the fact that I’m a male executive assistant. For those of you who don’t know, I’m currently an executive assistant at a software company support automation platform company called capacity in St. Louis, Missouri. I work remotely from Kansas City, Missouri. If any of your teams were this little side note plug for capacity if you work in the customer success or support or employee engagement and support teams for your organization, and, or you work for the helpdesk or Support Desk team, our support automation platform, automates processes, our help desk, eliminates an auto resolves tickets and eliminates many of the emails and phone calls that your team gets for those repetitive questions and issues. So definitely check us If you’re interested in automating and improving your support automation for either internal employees or external customers, that, you know, basically our mission is to help you do your best work. And so we can automate a lot of your support processes and help you do that. Anyways, back to the question, what’s the greatest bias even carers anyway, so I’m a male executive assistant. And I don’t know if I’m going to be able to explain this. In a way that makes sense. But I’m going to try because this has asked me anything, and I’m going to do my best. But I’ve experienced situations where I have, because I’m a male executive assistant. I’m almost like expected to be using this role as a stepping stone. And so I’m almost like expected to move into director of operations or move into whatever I’ve been asked before, like, hey, you know, what, what’s your next step? Do you see yourself being Director of Operations? And I think that one, there’s a whole conversation on, you know, EAS, is EA a stepping stone role? I should don’t think it is I actually love the role. I think it’s a career. I don’t have any intention of leaving this role. But I think that the bias was that because I, I am a male, they almost saw that potential in me where they, the bias would be that they like in favor of, of me as a male, versus, you know, all of the female executive assistants out there, maybe not getting that opportunity or not, maybe having to initiate it on their end versus having someone come to them and say, Hey, do you want to be the Director of Operations? I think you’d be great for that. So in my personal experience, I think that that would probably be the greatest thing that I’ve encountered is like, hey, you know, you know, the logical next step is for you to take on more leadership. Because you’re a dude. And I haven’t experienced a ton of it. But I was just trying to think of one example. And I think that’s probably one that I haven’t thought about is that it’s the it was necessarily a bias encounter. So anyway, I think that’s unfair that people would see that. But I also, again, think that EA is not a stepping stone role. It’s a career and if you want it to be a stepping stone, sure, if you want to move on to director of operations or chief of staff or whatever, then that’s great. So anyway, Jennifer, great question. Hopefully, that’s, that’s helpful to you. But thanks for sending in all those questions. Please keep them coming. You can send them to podcast at leader and I’ll answer them in a future episode. This has been episode 129. You can check out the show notes at and I hope you’ve enjoyed it. And I look forward to talking with you soon. Thank you for being a leader.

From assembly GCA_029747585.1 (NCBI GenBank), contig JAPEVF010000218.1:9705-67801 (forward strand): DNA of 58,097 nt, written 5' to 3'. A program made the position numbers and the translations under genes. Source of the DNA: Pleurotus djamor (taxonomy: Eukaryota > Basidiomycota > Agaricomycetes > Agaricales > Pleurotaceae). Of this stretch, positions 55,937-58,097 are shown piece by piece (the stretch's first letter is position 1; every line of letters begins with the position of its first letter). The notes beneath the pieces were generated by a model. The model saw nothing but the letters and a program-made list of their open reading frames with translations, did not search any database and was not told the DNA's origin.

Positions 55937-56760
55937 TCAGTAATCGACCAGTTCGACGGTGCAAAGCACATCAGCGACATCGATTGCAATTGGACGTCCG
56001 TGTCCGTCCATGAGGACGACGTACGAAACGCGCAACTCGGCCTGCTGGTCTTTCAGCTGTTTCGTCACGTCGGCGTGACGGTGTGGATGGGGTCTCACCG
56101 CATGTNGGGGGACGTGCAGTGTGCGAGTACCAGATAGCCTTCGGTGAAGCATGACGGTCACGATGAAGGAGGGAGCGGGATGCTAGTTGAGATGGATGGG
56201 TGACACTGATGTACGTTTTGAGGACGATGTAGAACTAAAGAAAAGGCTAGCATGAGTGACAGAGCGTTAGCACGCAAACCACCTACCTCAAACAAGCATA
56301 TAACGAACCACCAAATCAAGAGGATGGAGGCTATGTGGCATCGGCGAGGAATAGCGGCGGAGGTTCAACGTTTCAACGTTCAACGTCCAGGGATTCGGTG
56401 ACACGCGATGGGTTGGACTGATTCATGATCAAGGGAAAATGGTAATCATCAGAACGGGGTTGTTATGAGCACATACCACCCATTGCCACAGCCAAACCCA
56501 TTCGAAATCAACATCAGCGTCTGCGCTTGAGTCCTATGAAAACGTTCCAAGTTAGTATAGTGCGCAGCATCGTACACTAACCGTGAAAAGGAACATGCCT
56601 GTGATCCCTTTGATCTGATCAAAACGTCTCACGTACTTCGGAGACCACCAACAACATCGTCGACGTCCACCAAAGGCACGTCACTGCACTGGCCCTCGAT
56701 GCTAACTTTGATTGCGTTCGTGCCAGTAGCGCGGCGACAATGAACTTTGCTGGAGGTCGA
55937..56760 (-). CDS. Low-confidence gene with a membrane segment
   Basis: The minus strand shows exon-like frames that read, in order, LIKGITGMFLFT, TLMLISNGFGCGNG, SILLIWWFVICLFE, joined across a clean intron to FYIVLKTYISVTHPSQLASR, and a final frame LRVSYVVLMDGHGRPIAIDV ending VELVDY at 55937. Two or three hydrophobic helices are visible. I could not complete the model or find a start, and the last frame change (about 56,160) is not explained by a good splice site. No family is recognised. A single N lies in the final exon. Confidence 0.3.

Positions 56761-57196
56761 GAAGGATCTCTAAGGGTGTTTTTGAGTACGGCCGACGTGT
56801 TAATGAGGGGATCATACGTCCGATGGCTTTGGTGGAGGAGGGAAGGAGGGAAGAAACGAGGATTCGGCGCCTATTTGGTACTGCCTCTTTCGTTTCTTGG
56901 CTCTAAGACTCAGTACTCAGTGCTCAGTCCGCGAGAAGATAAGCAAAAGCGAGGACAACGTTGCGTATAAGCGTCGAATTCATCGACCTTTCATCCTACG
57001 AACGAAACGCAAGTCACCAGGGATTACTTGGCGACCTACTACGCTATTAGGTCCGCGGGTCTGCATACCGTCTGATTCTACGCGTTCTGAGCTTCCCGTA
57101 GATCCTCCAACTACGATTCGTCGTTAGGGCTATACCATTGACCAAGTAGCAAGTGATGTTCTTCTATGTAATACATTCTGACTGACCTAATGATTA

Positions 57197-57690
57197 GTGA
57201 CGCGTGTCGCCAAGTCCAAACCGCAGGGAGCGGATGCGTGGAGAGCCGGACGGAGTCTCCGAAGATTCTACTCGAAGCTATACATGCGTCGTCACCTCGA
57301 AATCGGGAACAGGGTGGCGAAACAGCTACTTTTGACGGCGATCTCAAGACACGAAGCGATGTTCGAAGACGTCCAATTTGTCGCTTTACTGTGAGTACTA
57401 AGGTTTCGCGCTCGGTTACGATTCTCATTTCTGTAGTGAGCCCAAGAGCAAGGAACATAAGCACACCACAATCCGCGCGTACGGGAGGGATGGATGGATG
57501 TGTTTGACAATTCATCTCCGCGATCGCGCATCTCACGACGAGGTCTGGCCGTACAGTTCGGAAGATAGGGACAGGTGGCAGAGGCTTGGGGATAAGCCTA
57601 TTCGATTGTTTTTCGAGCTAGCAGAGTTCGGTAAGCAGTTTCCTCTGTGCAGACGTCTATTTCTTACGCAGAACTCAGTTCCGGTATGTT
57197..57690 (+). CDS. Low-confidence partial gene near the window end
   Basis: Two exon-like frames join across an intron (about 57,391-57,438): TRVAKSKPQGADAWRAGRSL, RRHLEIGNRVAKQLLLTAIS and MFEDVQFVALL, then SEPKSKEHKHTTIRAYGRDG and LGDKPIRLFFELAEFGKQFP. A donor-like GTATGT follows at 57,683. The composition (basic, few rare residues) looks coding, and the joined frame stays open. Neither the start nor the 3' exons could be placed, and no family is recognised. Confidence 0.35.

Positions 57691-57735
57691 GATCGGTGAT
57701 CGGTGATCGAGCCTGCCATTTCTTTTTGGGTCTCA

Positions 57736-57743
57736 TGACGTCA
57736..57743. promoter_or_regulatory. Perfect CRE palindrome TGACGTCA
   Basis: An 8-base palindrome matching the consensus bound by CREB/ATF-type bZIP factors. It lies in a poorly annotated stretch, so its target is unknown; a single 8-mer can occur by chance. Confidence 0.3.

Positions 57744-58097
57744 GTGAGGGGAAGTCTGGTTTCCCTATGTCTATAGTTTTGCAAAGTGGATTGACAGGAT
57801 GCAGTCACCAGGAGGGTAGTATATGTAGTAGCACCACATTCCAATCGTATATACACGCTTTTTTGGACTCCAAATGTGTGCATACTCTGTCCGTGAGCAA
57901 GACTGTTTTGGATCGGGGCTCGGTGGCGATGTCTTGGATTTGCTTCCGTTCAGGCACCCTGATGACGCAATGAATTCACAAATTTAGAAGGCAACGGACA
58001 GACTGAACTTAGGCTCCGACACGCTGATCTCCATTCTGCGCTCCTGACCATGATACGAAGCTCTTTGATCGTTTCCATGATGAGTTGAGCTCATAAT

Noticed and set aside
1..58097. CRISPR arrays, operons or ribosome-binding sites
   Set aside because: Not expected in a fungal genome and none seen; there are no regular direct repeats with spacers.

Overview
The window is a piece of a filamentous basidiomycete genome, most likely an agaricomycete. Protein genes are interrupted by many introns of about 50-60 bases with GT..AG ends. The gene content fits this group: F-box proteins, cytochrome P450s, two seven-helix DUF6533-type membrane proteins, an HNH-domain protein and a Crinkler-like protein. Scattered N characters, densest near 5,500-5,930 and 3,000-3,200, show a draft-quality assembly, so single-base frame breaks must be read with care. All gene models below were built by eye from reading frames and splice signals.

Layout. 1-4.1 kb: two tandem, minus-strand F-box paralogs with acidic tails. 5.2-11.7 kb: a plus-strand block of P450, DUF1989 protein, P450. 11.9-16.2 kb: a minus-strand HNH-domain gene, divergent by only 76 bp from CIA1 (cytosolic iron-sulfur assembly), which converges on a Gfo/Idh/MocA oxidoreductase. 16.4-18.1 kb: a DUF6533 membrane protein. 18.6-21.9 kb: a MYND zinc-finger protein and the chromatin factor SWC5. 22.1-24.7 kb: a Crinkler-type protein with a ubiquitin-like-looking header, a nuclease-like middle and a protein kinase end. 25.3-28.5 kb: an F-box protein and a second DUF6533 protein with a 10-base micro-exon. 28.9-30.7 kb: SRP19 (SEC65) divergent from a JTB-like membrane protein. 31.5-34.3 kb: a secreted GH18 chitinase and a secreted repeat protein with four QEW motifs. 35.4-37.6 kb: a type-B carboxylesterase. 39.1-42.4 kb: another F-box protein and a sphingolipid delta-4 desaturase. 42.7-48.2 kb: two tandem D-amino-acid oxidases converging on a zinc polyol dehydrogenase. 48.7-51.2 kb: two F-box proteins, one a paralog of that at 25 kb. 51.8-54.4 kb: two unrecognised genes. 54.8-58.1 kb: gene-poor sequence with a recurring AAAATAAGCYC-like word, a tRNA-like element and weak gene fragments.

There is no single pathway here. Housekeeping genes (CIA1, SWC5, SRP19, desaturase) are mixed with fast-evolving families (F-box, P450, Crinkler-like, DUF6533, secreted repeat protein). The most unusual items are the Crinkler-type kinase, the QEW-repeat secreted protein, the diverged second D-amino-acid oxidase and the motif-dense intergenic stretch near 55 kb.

Unknown Speaker 14:17